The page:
Nonfoods have long been a challenging category for the supermarket sector, given the competition retail grocers face from other channels such as beauty care retailers, drug stores, mass merchants and pet care specialists.
Those pressures remain, and have been compounded by the increasing availability of ecommerce for these items, especially items such as pet foods and other pet products.
In the pet food category, dollar sales in grocery stores were up significantly for the year at 13.5%, according to Circana data. At the same time, however, unit sales were down 10.7%, perhaps indicating that consumers were buying larger pack sizes to save money on a per-pound basis.
The higher dollar sales could also reflect the ongoing premiumization of the category, which has seen consumers seeking many of the same health benefits for their pets that they want for themselves.
“They are looking for foods with added benefits for digestion, urinary care, and things like that,” said Sally Lyons Wyatt, executive VP and practice leader at Circana. “It’s a path that’s very parallel to human food, where consumers are looking for wellness and functional ingredients — things like probiotics, fish oil concentrate and collagen.”
In other nonfoods categories, such as health and beauty care and cosmetics, some consumers have been trading down to economize, and at the same time looking for do-it-yourself options that may be cheaper than going to beauty salons.
“Customers are still spending on self-care but looking for more value-driven options,” Shelby Stritzke, VP of fashion, beauty and innovation for Hy-Vee, told SN last year.
She cited double-digit sales gains in categories such as nail care and hair coloring, for example.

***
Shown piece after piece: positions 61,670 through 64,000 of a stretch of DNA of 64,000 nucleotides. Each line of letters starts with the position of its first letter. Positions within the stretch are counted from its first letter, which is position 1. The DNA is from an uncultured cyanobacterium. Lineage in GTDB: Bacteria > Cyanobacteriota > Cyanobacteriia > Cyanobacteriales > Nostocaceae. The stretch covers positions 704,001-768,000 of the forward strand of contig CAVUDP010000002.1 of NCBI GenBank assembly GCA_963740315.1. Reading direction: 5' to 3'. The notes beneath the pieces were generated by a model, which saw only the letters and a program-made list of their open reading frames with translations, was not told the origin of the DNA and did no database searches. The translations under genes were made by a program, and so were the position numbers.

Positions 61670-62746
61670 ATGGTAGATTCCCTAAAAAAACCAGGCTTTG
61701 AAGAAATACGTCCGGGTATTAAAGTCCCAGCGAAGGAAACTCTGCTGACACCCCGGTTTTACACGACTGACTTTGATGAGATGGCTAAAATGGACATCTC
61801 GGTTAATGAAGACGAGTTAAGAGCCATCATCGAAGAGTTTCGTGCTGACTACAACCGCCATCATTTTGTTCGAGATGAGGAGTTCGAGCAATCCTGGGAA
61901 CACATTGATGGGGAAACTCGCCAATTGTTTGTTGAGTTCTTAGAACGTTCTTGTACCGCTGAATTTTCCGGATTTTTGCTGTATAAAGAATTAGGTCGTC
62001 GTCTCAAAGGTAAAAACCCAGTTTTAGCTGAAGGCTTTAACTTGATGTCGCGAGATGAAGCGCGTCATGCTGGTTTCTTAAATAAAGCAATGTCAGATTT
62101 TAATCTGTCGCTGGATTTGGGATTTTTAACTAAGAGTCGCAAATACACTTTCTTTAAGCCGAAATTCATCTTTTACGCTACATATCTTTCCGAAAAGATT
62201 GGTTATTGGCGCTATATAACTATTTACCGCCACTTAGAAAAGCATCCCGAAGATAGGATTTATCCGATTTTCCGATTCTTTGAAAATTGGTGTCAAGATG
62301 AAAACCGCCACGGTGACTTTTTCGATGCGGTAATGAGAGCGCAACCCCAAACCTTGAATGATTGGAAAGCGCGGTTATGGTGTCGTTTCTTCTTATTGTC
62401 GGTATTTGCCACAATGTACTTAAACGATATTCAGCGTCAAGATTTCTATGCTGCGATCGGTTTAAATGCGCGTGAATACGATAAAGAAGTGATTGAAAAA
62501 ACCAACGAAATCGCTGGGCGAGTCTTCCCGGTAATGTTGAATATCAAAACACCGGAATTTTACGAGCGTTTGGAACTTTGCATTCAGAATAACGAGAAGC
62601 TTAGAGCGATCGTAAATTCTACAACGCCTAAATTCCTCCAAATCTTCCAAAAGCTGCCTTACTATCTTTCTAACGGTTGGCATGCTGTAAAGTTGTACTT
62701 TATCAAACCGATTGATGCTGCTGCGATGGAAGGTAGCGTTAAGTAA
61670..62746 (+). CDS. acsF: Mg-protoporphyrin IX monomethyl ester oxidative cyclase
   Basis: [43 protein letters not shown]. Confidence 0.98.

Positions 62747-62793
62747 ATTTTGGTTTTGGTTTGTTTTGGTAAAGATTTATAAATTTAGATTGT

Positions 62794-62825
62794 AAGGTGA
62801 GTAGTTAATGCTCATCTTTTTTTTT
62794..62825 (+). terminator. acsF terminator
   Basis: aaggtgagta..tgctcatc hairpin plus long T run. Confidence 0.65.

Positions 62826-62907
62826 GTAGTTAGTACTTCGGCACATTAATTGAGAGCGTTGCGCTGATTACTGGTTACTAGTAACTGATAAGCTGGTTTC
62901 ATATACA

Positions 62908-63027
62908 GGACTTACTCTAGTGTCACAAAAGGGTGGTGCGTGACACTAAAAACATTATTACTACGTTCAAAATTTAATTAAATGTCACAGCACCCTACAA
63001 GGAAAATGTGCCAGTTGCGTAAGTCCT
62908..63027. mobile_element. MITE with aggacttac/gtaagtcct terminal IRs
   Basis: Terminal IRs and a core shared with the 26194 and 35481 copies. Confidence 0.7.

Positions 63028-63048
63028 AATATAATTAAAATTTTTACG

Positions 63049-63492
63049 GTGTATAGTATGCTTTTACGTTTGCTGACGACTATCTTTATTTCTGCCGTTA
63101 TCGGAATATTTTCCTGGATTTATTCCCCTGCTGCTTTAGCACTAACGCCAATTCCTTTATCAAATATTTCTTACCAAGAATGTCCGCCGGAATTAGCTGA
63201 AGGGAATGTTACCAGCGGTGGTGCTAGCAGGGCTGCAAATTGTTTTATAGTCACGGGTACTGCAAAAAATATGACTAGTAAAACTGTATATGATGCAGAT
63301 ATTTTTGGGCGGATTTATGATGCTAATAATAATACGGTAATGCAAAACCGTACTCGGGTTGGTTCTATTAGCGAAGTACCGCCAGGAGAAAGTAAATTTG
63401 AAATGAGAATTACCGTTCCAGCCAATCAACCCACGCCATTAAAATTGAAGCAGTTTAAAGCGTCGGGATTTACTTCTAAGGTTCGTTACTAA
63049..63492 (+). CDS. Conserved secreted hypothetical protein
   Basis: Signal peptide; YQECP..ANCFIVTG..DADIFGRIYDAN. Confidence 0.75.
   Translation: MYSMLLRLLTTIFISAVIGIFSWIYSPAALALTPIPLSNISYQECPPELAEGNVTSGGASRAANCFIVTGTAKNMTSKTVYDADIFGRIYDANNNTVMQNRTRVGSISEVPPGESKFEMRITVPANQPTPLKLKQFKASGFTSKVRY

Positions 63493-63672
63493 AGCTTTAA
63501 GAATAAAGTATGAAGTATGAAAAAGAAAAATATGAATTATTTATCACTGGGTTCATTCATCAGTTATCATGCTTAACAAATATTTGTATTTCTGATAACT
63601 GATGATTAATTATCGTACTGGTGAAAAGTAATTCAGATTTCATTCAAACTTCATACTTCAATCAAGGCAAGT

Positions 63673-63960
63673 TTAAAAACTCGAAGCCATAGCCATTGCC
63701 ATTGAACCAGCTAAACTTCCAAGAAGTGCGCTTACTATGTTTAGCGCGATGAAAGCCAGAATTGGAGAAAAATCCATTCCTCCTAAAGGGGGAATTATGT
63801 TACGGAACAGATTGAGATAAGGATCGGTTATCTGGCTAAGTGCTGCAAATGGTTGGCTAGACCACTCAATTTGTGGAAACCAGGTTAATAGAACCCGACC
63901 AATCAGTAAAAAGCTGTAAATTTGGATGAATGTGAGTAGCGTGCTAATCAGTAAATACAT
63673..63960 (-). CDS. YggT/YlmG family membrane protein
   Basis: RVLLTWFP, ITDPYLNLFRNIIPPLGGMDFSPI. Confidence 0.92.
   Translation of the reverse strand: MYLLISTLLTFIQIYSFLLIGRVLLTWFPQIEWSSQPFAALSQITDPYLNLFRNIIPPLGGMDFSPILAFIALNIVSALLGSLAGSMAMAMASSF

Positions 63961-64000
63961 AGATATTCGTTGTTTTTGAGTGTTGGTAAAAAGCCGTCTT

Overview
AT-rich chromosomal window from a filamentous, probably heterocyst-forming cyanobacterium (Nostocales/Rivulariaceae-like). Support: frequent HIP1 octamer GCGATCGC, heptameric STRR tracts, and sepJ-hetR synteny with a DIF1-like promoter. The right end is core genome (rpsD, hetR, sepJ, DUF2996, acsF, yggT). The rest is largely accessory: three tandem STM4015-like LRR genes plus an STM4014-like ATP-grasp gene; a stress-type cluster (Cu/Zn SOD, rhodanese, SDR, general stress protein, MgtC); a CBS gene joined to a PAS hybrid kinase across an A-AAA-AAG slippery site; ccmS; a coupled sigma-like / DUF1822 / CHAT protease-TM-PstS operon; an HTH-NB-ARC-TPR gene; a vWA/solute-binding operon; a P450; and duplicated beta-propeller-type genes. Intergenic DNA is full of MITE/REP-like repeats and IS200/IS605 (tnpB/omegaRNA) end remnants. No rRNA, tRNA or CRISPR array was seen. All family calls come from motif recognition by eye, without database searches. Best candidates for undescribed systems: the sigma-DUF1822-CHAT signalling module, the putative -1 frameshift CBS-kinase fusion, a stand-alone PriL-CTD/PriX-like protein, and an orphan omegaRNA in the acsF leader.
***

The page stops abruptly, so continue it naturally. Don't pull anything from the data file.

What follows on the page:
Some grocery retailers reported gaining market share in beauty care during the pandemic, as consumers tended to shop fewer stores, but reports indicate that these shoppers have been returning to beauty care specialists such as Ulta and Sephora, as well as mass merchandisers such as Target that offer on-trend brands at value prices.
These retailers “have done a great job at catering to new and emerging beauty brands,” said Dana Kreutzer, project lead at research and consulting firm Kline’s consumer products practice, citing the company’s Beauty Retailing USA report. “This has helped these retailers evolve with the changing competitive landscape.”
Circana data showed grocery retailers continuing to underperform the market overall in many nonfood categories, with weaker dollar sales gains and bigger declines in unit sales. Even in categories where supermarkets eked out slight gains in both dollars and units, such as weight control products, they failed to keep pace with multi-outlet sales.
Weight control unit volume rose 1.1% in supermarkets, for example, and grew 8.6% in dollar sales. That compares with unit gains of 1.5% across all retail segments, and dollar sales gains of 13.4%. Toilet tissue followed a similar pattern, with both units and dollars up slightly in supermarkets, and up slightly more across all outlets.